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Equine Distress Monitor

Recent studies from the American Horse Council (AHC) show that the horse industry in the United States contributes $39 billion in direct economic impact to the US economy and supports 1.4 million jobs on a full-time basis. However, a high horse fatality rate negatively impacts the overall industry performance. Colic was second only to old age as the major cause of equine death. The incidence of colic was 4.2 events per 100 horses per year, regardless of breed, use, or sex; and a case fatality rate of 11%. Death of horses with colic, the high average cost of care for horses that required surgery, and the number of horses that require surgery contributed to the cost of colic which the USDA estimated to be $115 million annually. Researchers at Utah State University have identified the need to reduce the frequency of these situations and have developed a novel sensor system for continuous monitoring of horses to detect and analyze behaviors that can indicate a variety of health conditions, such as colic or casting, which may result in serious injury to the animal.
   
Applications
Features and Benefits
  • Continuous autonomous animal health monitoring in stall, pens, and pastures
  • High-alert monitoring in breeding centers, show barns, and veterinary facilities
  • Health monitoring in trailers during transportation, when animals are at especially high risk

 

  • Timely detection and analysis of animal behavioral actions that indicate trauma, distress, or other serious conditions, increasing response time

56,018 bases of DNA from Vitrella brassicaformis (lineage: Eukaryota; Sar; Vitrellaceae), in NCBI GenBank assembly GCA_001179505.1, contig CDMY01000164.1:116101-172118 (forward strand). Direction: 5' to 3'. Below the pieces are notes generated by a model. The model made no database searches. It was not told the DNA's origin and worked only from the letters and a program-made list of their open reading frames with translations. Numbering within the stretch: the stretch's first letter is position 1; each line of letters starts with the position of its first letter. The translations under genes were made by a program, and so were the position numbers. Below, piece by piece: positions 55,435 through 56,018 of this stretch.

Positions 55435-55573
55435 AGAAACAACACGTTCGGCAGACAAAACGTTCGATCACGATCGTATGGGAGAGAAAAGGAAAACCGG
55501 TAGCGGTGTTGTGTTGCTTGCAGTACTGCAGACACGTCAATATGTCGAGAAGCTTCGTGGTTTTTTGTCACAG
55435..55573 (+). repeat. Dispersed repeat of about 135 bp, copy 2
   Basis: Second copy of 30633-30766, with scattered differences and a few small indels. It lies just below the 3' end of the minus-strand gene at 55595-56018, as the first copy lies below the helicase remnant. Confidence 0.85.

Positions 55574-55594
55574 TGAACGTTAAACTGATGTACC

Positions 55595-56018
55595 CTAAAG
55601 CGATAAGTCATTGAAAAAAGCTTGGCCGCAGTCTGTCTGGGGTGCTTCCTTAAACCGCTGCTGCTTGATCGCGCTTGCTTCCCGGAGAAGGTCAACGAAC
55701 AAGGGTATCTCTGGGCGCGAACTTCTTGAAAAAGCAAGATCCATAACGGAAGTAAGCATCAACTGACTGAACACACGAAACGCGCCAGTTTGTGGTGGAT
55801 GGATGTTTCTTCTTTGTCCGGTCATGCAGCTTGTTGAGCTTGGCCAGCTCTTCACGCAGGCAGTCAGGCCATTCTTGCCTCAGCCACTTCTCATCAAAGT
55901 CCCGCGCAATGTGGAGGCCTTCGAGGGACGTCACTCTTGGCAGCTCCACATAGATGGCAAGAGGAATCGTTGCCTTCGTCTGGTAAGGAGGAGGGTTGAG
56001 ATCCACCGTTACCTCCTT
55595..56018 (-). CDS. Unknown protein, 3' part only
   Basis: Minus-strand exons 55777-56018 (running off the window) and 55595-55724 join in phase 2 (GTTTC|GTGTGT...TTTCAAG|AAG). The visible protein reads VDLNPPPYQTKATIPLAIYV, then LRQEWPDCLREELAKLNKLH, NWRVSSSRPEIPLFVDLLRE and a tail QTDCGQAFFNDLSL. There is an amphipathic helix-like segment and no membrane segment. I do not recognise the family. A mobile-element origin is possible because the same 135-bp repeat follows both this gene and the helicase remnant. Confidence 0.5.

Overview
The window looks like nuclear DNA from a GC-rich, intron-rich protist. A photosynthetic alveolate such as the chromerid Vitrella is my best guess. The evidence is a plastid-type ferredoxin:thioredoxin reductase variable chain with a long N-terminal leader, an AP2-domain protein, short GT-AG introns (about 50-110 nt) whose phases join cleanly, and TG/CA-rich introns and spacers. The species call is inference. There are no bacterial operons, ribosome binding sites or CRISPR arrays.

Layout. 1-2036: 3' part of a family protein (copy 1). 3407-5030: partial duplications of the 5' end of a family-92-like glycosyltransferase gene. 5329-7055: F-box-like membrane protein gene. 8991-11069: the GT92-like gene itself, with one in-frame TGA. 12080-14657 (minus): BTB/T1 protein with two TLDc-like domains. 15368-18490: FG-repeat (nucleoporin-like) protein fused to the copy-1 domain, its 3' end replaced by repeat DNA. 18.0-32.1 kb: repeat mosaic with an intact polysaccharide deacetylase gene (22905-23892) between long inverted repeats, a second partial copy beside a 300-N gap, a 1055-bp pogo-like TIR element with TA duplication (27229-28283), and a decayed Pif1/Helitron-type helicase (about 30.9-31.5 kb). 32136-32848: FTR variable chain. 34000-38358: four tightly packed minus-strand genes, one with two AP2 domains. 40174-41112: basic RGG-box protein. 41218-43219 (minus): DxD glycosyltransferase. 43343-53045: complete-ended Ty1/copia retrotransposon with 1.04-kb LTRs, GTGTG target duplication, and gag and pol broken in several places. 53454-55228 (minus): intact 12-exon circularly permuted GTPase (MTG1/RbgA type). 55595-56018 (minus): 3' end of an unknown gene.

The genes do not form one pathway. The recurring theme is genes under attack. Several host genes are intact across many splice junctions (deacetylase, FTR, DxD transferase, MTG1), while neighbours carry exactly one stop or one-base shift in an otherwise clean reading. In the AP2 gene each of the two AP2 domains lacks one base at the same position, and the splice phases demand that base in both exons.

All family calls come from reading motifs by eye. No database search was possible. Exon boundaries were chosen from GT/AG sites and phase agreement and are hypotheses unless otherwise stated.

• Automated communication allowing immediate staff intervention, thus preventing permanent horse damage or death
  • Around-the-clock automated checks on horses, decreasing cost on extra supervising staff
  • Wireless communication method, allowing coverage of large facilities
    Managed power capability that provides long battery life and system reliability
 
Technology
The technology includes a wearable sensor system that records movements and correlates behavioral patterns with the health and safety of animals. Sensors mounted on the animal collect motion. If relevant motion is detected, the pattern recognition algorithms analyze the data to determine if the animal is in a distress situation or experiencing another type of behavior that requires intervention. The system correlates the analyzed motion data with characteristic animal behaviors and wirelessly transmits it to a base station. If distress is identified and intervention is required, the base-station automatically sends an alert to the staff.
 
Development Stage
A functioning prototype device has been successfully developed and tested. Opportunities are available to license the technology. 
 
Patent Pending
 
CONTACT INFORMATION
Glenn Whichard
Senior Commercialization Associate
Physical Sciences
Glenn.Whichard@usu.edu
(435) 797-9604
Reference: W08057
www.ipso.usu.edu

 

 

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